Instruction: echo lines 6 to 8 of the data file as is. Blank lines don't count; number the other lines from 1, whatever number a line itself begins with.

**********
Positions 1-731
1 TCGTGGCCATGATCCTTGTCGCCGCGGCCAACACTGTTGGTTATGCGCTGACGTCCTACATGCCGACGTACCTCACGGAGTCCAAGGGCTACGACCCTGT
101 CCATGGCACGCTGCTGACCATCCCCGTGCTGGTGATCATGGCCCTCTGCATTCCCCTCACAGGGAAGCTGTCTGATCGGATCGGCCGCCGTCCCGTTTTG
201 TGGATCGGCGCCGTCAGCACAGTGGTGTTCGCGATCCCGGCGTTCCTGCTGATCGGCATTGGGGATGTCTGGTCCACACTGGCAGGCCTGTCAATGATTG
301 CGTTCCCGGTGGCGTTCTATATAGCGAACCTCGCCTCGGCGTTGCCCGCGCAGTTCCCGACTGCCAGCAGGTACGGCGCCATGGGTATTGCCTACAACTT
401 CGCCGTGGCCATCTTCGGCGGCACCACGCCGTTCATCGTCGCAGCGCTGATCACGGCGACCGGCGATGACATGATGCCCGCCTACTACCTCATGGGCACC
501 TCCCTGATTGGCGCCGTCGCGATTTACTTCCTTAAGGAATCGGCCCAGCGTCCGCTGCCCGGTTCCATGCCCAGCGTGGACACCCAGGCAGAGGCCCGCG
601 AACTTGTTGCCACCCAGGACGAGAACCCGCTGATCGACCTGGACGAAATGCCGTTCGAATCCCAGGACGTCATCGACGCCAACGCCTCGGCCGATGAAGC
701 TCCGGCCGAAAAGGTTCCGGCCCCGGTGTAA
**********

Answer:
401 CGCCGTGGCCATCTTCGGCGGCACCACGCCGTTCATCGTCGCAGCGCTGATCACGGCGACCGGCGATGACATGATGCCCGCCTACTACCTCATGGGCACC
501 TCCCTGATTGGCGCCGTCGCGATTTACTTCCTTAAGGAATCGGCCCAGCGTCCGCTGCCCGGTTCCATGCCCAGCGTGGACACCCAGGCAGAGGCCCGCG
601 AACTTGTTGCCACCCAGGACGAGAACCCGCTGATCGACCTGGACGAAATGCCGTTCGAATCCCAGGACGTCATCGACGCCAACGCCTCGGCCGATGAAGC